Everybody sees signs. I’m not talking about street signs. I mean the things we see in life. We look at a withering tree, a flock of birds, or we experience something—painful or joyous—and we assign meaning. That’s how human beings make sense of the world. That’s why grown men put their socks on the same way before every baseball game. They assign meaning to something mundane and suddenly a pair of old socks hold power. But that’s the problem. Insofar as the meaning we assign comes from the human heart, it can’t help but be selfish. I mean, let’s be serious, do you really believe that God (or your magical god of baseball stockings) cares about the outcome of your silly baseball game? At the same time, who has ever seen or heard of a baseball player who understands his locker room ritual as sign that we have neglected the poor or a warning that we have not obeyed God’s teaching? Who among us sees a joyous sign as a stern reminder of duty, or a painful sign as a reminder of the Lord’s mercy? As our friend St. Mark is wont to remind us, only those who have ears to hear. Richard and Fr. Marc discuss Mark 11:19-26.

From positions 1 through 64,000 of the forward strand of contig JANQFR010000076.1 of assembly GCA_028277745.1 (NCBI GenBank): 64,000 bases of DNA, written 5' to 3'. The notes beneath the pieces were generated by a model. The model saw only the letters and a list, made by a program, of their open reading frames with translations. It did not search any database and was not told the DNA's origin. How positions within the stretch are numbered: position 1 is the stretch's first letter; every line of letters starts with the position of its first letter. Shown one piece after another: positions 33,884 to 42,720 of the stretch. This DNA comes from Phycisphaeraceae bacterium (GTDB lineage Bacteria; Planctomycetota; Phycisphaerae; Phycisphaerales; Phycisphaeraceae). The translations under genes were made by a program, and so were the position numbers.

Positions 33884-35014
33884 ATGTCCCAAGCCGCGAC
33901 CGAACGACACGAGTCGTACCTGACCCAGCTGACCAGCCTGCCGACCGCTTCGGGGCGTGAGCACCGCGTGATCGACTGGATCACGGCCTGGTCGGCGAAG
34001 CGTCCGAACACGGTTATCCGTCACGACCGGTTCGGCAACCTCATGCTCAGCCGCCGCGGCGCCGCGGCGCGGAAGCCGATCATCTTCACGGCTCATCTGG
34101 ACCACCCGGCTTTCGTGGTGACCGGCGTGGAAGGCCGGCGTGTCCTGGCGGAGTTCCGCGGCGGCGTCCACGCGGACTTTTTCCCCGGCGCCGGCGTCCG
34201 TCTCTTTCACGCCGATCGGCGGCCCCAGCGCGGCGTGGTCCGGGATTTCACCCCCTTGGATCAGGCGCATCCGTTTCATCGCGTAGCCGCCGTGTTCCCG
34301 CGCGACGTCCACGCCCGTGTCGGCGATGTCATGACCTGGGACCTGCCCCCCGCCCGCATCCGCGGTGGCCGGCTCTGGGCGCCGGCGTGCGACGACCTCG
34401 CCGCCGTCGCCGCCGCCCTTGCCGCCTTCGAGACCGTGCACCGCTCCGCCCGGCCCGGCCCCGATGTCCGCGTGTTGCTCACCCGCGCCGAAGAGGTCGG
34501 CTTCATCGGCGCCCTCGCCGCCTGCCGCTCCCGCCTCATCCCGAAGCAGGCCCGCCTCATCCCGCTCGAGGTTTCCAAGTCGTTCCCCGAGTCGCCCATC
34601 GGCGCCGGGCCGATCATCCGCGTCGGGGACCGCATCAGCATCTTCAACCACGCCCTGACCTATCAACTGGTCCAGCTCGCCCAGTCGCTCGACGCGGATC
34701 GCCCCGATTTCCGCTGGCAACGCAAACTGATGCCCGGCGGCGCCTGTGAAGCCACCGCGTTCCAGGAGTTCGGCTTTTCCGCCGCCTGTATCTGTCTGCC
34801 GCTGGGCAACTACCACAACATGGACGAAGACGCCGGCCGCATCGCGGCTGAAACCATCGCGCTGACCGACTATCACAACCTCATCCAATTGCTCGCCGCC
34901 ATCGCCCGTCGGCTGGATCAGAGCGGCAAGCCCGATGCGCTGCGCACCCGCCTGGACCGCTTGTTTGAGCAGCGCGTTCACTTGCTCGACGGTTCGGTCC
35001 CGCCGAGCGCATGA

Episode 185 Mark 11:19-26; Subscribe: http://feedpress.me/the-bible-as-literature; “Poppers and Prosecco” Kevin MacLeod (incompetech.com (http://incompetech.com/)) Licensed under Creative Commons: By Attribution 3.0 License http:// creativecommons .org/ licenses /by/3.0/